Okay I’ll write a proper introduction to this once i get a chance – but it’s my Short Story/Spoken word piece from the last BeSpeak – neither me nor it have quite decided what it should be yet, so i am probably going to end up working on several versions of it. It’s about Dragons, and Saints, and Rural Somerset. Also Magic, everybody loves a bit of magic.

 

Snake Charmer

My home-town used to have a dragon problem. It’s close enough to Wales that in ancient times they used to filter through – though never the large ones, just small things. The Size of a small cat. We never had a problem with them until she came to us. She told us they were the devils work. She was charismatic, holier than-thou and bold. She also had a little of the old magicks about her, or with her. We had just a sprinkling of our magic left, but she glowed.

 

Our magic was a wrong kind of magic, she told us. You still see it sometimes, in the Somerset countryside. Rolling hills and fairy copses in woodland – though the farmers keep it quiet – she taught us to be careful of strangers if we wanted to protect our secrets.  There’s a certain mystique in a cider orchard, a creek next to a cow field or those ever rolling hills at sunset. It’s unlike anything else, though it’s just a glimmer . It sneaks into the cities sometimes too, there are parts of Bath and Bristol at night that still have a bit of countryside magic.

 

It’s more prevalent in the small towns and villages – the ones that have been there for as long as memory lasts and longer. It’s noticeable more on Autumn days when the wind blows through the hedgerows. It’s in the winding  back roads and the sparkle of the fading daylight.

 

Back to Keyna – and the place that was my hometown, though many years before I was born.

 

She came to kill the snakes, as they’d done over the water. Dragons were uncouth remnants of a time long past, and they made us too much apart from the rest of the people.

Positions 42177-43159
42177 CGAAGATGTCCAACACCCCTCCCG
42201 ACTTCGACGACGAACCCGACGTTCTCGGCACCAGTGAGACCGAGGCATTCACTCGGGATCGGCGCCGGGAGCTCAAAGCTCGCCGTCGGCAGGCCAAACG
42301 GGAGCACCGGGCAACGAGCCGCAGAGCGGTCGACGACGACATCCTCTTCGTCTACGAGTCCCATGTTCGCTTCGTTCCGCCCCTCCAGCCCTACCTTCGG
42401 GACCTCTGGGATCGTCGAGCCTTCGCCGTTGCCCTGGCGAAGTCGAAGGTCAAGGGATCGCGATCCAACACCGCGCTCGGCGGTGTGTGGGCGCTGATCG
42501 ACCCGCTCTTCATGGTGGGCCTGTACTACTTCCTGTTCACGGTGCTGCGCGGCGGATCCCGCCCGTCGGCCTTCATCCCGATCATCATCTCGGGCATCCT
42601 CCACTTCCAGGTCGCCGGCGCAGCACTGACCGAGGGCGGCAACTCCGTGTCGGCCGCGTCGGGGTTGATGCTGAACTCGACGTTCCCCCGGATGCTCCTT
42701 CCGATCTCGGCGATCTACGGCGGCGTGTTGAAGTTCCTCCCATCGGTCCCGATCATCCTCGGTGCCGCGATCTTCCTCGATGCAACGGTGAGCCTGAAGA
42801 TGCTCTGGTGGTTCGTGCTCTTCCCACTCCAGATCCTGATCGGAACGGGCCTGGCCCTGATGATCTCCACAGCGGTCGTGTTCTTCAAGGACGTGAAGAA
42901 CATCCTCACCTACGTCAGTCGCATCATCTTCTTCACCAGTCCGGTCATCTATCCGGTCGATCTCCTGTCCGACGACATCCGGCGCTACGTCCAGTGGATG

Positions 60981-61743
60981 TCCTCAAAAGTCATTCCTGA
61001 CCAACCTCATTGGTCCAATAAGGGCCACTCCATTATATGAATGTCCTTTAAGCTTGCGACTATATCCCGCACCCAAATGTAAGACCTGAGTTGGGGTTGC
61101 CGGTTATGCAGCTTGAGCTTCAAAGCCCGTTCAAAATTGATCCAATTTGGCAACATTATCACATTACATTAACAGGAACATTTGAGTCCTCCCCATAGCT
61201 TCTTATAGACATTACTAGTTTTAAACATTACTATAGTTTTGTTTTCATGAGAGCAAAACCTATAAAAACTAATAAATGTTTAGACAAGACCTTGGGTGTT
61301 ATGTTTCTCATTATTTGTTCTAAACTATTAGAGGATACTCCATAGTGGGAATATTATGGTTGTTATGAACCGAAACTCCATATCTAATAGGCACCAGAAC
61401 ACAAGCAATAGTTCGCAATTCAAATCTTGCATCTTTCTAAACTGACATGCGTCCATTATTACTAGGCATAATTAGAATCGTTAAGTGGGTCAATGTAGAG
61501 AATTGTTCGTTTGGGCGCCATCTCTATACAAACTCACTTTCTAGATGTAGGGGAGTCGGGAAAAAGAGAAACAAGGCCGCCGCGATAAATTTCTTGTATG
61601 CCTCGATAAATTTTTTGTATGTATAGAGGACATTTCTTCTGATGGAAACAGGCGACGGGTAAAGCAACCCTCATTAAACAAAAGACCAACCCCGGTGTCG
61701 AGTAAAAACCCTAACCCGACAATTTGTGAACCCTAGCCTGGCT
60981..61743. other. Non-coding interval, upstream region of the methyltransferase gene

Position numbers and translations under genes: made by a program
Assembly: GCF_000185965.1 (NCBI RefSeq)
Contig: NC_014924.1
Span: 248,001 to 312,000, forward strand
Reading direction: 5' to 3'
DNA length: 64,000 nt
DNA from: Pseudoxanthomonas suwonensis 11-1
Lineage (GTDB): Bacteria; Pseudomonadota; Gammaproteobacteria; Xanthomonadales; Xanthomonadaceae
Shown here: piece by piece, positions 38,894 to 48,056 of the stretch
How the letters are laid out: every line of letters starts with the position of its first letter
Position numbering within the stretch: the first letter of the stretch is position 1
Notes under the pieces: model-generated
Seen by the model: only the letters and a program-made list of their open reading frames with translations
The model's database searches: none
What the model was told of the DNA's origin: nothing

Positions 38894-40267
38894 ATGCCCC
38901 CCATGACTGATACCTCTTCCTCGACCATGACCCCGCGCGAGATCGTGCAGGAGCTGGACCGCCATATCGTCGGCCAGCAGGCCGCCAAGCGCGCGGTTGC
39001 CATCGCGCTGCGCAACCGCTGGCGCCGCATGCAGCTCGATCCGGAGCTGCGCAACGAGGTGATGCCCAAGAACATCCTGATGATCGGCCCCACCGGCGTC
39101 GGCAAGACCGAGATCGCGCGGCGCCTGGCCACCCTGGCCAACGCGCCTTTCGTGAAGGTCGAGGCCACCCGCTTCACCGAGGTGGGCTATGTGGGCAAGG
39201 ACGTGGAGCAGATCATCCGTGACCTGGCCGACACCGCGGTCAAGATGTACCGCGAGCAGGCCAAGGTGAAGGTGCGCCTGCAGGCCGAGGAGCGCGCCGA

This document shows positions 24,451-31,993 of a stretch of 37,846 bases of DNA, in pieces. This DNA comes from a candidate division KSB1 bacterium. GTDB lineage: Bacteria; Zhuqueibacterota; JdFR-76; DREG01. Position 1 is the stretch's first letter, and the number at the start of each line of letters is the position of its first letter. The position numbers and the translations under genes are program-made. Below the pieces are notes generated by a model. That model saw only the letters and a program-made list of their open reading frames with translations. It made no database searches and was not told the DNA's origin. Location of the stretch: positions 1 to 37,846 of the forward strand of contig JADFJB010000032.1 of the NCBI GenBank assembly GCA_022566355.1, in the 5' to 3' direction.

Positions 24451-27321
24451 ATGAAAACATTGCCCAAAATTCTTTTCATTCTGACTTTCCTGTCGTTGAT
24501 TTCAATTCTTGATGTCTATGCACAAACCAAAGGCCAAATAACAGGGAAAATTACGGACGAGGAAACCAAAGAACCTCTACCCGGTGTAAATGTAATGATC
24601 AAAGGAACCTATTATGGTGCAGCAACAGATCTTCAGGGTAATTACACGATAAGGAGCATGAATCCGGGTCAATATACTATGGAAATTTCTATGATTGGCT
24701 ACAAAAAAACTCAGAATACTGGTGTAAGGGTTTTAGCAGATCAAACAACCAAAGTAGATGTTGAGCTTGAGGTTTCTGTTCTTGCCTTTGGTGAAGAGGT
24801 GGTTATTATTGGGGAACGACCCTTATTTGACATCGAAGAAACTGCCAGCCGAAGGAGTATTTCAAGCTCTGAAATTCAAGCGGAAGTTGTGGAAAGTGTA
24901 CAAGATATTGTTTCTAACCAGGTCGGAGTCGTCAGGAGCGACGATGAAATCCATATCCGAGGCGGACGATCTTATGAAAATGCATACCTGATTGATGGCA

She killed them, but not callously. She turned them to Stone. The stone we used to build our houses.

 

They’re still there. Though we call them snakes now – that’s how much the legend has diluted, but we remember her – we named our town after her. Even though she took the magicks away – we remember her as the reason our town is safe, rather than a thief of magic.

 

She was strong, charismatic and she took our magick away.

 

When she left, She left us her name. Dragon Slayers never stay, they’re never needed for long.

 

She left Dragons in the foundations and the walls of our town.

 

Their Spirits still echo on the evening breeze, casting their magic over our part of rural Somerset.

 

She Killed them…

 

We.. Killed them.

 

But they remain.

There are Dragons in the Foundations of our Houses, Wings and Breath Stolen by Stone.

Our Town is built from dragon bones,

Bridges made of magic

(or bones)

We built our town on Blood & Bone

Our footsteps Ring on those who came before

Though We Killed the Dragons

They Still Breathe and Roar.

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